In another embodiment, the method 500 includes initiating the deposition chamber 401 by flowing H2 into the process volume 406. It may be desirable to initiate the reaction by flowing H2 into the chamber to help continue the plasma reaction and deposition of microcrystalline silicon on the substrate. For example, the deposition chamber 401 may be initiated either before the first cycle or during the first cycle. In one embodiment, H2 is flown into the process region without other processing gases, such as silane, for a period of time followed by beginning the cycle of flowing the processing gas into the process volume and stopping the flow of the processing gas into the process volume. In another embodiment, the first cycle may include flowing both H2 and the processing gas into the process volume followed by stopping the flow of both H2 and the processing gas into the process volume. However, when the cycle repeats the remaining times, only the process gas is flown into the process volume in embodiments where the process gas consists of only silane. The plasma may be ignited at any appropriate time for the particular process such as when the hydrogen alone flows into the chamber, then a mixture of hydrogen and processing gas flows into the chamber, or even after hydrogen alone is flown into the chamber but at the time the processing gas is flown into the chamber.

FIG. 5 illustrates another embodiment of the method 600 for forming a microcrystalline silicon layer on a substrate in a processing chamber. The method 600 includes flowing a silane gas into a diffuser region between a backing plate and a showerhead of the deposition chamber, box 610, flowing the silane gas through a plurality of holes in the showerhead and into a process volume between the showerhead and a substrate support in the deposition chamber, box 615, igniting a plasma in the process volume, box 620, and cycling the flow of silane gas, box 625. Cycling the flow includes flowing the silane gas for between about 1 and 15 seconds after igniting the plasma, box 630, and back-flowing gas ions formed in the plasma through the plurality of holes in the showerhead and into the diffuser region by stopping the flow of silane gas for between about 50 and 65 seconds, box 635. The method also includes mixing the gas ions and the silane gas in the diffuser region, box 645, re-flowing the gas ions and silane gas through the plurality of holes in the showerhead and into the process volume by repeating the cycle, box 650, and depositing a microcrystalline silicon layer on the substrate, box 655.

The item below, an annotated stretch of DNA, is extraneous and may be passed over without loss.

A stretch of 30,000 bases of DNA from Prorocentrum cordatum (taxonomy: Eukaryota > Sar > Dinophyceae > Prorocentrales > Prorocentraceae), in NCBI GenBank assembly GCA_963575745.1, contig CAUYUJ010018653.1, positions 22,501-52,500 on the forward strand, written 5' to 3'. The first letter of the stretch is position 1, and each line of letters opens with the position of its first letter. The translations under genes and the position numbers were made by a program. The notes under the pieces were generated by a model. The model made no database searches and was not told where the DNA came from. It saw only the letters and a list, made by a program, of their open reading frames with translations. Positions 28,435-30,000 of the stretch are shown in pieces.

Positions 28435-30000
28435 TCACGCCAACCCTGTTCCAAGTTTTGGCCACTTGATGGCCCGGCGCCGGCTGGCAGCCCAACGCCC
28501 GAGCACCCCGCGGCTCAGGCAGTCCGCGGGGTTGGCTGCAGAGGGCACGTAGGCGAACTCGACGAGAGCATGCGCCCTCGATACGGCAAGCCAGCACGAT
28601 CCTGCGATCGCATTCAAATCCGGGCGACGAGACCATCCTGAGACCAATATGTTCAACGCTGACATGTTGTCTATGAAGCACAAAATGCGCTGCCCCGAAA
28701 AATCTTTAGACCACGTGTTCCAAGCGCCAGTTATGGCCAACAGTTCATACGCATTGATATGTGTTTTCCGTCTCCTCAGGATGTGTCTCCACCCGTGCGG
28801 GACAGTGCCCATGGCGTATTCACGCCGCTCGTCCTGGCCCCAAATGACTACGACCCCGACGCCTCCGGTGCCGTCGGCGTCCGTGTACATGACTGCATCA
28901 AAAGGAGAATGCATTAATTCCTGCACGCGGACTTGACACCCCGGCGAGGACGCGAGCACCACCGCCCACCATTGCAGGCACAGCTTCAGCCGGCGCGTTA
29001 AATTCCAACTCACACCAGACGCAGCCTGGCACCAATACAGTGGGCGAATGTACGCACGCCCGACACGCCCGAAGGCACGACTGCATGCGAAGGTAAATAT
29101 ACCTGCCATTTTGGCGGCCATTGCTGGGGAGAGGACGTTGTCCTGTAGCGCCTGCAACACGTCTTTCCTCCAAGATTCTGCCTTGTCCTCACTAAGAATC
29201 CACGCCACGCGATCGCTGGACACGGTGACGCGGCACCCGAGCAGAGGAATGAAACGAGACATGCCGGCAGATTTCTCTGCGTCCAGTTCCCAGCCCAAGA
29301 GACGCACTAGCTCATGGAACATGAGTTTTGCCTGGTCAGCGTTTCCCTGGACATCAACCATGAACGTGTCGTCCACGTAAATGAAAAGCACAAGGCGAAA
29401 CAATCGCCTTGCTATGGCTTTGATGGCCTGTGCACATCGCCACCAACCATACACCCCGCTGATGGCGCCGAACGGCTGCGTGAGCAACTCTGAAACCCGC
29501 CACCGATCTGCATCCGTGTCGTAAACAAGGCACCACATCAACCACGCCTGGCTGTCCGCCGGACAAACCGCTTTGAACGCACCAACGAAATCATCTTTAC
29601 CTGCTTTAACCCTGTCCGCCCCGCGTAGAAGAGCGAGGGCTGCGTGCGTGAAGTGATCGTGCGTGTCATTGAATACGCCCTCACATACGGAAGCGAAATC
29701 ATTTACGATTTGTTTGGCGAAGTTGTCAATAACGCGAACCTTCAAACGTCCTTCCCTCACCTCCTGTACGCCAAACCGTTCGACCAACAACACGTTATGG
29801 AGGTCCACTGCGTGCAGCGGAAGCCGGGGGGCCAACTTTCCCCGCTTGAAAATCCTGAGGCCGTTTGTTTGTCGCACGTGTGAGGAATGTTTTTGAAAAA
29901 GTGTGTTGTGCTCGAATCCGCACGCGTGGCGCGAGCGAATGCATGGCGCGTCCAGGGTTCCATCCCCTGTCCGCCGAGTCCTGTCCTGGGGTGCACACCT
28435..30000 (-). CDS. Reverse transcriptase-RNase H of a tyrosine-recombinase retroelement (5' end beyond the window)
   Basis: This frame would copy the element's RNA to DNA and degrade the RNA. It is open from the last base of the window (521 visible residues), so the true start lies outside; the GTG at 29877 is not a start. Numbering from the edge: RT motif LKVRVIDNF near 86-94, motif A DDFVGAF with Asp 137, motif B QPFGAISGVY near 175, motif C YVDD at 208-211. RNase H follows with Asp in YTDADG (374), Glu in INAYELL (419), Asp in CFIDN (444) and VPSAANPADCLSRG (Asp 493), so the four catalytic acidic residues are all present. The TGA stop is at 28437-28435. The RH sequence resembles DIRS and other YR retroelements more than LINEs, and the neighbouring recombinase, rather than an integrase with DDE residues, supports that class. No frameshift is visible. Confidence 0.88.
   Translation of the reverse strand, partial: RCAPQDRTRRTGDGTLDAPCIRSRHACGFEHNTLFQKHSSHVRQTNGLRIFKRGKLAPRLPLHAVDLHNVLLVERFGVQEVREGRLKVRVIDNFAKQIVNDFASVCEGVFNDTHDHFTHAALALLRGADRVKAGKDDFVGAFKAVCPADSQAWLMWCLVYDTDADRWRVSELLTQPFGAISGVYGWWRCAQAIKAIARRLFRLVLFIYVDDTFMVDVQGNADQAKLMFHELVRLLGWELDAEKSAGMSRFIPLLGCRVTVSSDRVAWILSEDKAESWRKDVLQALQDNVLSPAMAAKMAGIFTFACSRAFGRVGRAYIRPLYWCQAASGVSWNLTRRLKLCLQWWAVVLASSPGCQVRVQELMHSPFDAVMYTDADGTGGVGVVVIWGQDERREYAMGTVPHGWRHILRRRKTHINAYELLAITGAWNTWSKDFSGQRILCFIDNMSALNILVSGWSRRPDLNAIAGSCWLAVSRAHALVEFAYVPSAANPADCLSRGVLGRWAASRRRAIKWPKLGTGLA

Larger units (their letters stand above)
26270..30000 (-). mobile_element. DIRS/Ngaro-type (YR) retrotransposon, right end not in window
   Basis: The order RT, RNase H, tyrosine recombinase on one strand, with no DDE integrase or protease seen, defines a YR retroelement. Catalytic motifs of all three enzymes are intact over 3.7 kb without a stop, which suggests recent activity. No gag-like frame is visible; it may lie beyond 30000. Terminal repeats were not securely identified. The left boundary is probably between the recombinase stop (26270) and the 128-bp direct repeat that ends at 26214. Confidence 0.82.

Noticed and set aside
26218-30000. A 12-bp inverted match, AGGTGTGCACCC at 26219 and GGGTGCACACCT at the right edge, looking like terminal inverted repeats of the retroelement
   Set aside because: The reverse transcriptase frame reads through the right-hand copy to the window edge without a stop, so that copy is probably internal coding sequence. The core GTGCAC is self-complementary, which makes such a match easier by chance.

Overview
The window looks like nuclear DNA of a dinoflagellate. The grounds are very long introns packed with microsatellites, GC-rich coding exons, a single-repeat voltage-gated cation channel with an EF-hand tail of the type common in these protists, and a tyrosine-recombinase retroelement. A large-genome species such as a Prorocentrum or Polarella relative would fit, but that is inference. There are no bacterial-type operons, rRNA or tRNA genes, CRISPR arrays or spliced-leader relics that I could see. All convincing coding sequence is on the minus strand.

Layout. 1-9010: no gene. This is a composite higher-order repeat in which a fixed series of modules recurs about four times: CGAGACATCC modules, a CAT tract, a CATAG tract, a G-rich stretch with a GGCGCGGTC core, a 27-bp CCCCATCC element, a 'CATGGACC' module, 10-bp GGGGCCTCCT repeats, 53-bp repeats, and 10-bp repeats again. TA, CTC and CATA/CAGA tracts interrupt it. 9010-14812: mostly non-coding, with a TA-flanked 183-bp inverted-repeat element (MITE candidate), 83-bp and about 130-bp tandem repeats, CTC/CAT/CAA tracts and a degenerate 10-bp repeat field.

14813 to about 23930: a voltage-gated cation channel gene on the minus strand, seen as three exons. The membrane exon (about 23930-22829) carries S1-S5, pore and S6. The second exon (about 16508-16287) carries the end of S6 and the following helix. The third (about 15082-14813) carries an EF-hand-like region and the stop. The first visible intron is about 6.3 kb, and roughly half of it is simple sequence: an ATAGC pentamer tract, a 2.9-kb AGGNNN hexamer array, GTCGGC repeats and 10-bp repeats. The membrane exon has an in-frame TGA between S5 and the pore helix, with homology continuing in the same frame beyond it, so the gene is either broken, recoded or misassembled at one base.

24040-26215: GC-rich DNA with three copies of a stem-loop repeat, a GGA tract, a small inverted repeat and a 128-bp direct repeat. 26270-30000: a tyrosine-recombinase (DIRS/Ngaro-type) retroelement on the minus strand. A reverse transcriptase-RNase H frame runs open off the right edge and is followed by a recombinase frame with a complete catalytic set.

Re-flowing the gas ions formed in the plasma back into the diffuser region and mixing with processing gas in the diffuser region changes the gas components that enter the process volume and the plasma area from a pure supplied gas to a mixture of processing gas and plasma-activated gas, e.g., gas ions. The PECVD process window is thereby modified and helps to prevent powder formation and to increase microcrystalline silicon film deposition and uniformity. Additionally, embodiments of the invention modify the pressure and pressure distribution in the diffuser region and thus modify the flow distribution in the process volume and plasma area to also increase film uniformity. Moreover, embodiments of the invention may make these improvements without requiring any hardware modifications.

In some conventional methods, the gas mixture used to deposit microcrystalline silicon have large ratios of silane-based gases to hydrogen (H2), such as about 1:100 and even as high as 1:200. However, embodiments of the invention may form microcrystalline silicon using only silane-based gas as the processing gas without continuous flowing of hydrogen gas in the processing gas. In those embodiments, it should be noted that the deposition chamber may need to be initiated with a hydrogen gas injection, but that hydrogen gas is not used during subsequent cycling of the silane-based gas during the cycling steps of back-flowing the gas ions formed in the plasma, mixing them with the processing gas, and reflowing the mixture into the process volume and mixing with the plasma.

Following are various examples that show the improved crystallinity and uniformity when using embodiments of the invention compared to other processes.

Example 1

Table 1 shows various deposition parameters for a conventional-type method of forming microcrystalline silicon on a substrate. A 600×720 mm substrate is processed in a PECVD chamber, such as the AKT 4300 PECVD systems available from Applied Materials, Inc. In this conventional type method, pure silane was flown into the chamber without a carrier gas or hydrogen gas.

Each sample was placed in a chamber with a spacing of 640 millimeters between the showerhead and the substrate. The silane gas flow rate and pressures varied for each sample, as well as the power setting for forming the plasma. The deposition process was carried out at around 200° C. Each of the samples were processed for 600 seconds.

TABLE 1
Flow Pressure Spacing Power
Sample (sccm) (Torr) (millimeters) (W)
D-Si-x16 180 5 640 3000
D-Si-x17 180 9 640 3000
D-Si-x18 90 9 640 2000

FIGS. 6A-6C illustrate the crystallinity test results from the various samples listed in and processed according to Table 1. 70×100 mm coupons from the 600×720 mm substrate where measured for crystallinity according to a ratio of crystalline silicon to amorphous silicon measured on the coupon where a ratio greater than 2.0 indicates microcrystalline silicon. Ratios lower than 2.0 indicate amorphous silicon formation. As is shown in FIG. 6A, the ×16 sample had a largely amorphous silicon film formation over the central portion of the substrate that falls generally within the circled region. Additionally, lots of powder also formed in the center part of the substrate (within the circle). Microcrystalline silicon formed generally outside the circled region on the substrate with little or no powder on the edges and corners.